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A new 35-year study has confirmed that adopting a healthy lifestyle can significantly reduce a person’s risk of developing dementia. It is the first study to look at the effect of lifestyle on clinically diagnosed dementia and researchers at Cardiff University School of Medicine followed a large representative group of Welsh men for 35 years. They examined the impact that eating a healthy diet, taking regular exercise, keeping alcohol intake low, not smoking and maintaining a low bodyweight, had on the likelihood of the men developing dementia. And as medical epidemiologist Professor Peter Elwood tells Health Check, the results are quite dramatic.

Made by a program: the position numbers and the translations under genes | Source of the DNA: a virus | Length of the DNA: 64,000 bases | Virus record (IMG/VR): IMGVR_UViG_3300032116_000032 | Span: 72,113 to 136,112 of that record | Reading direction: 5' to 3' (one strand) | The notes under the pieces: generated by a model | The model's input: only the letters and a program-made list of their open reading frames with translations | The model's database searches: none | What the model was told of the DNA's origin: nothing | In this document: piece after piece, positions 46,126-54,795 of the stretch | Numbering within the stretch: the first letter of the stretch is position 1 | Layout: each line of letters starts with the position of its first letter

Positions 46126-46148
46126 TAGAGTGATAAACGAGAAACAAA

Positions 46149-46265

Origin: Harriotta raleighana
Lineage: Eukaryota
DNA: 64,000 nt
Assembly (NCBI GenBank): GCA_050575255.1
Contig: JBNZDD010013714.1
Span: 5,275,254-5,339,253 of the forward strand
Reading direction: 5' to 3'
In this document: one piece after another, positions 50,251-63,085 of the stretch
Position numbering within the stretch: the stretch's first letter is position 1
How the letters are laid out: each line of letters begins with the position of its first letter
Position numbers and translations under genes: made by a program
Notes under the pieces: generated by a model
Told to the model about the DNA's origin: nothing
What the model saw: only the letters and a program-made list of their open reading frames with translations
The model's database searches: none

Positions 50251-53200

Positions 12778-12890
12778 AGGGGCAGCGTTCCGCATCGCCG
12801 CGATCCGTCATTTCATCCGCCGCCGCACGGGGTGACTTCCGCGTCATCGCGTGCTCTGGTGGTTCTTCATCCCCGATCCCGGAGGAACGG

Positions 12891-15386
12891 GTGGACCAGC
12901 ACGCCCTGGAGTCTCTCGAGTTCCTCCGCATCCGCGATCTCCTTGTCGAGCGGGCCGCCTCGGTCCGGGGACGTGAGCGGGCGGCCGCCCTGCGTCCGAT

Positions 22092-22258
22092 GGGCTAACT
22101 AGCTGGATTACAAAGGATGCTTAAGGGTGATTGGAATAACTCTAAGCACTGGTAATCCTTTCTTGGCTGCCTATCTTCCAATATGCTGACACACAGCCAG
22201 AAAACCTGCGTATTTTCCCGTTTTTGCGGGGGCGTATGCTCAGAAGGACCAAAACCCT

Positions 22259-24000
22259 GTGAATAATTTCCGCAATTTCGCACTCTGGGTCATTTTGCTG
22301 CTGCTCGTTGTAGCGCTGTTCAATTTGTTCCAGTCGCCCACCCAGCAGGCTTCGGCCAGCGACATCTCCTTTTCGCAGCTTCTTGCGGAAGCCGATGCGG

Care Homes Abroad
This week the G8 group of industrialised countries is meeting in London for its first ever summit on dementia, to discuss a global plan for tackling the disease. Nearly 36 million people in the world live with dementia and the World Health Organisation estimates that this number will double every 20 years as the world’s population ages. For those caring for relatives with dementia, the challenges are immense. In a special report from Switzerland and Thailand, the BBC’s Imogen Foulkes reports on the families that are finding help around the other side of the world.
Nuts and Mortality
It has been known for a while that nuts are good for you. But now a huge US study following people for 30 years, looking at what they die from and how often they eat nuts, has found that the people who ate them regularly were more likely to live longer. Dr Ying Bao is associate epidemiologist at Brigham Women’s Hospital, Harvard Medical School, in the USA.
Picture: Cross-sections of brains, one with Alzheimer’s disease vs normal brain, October 2013. Credit: Science Photo Library
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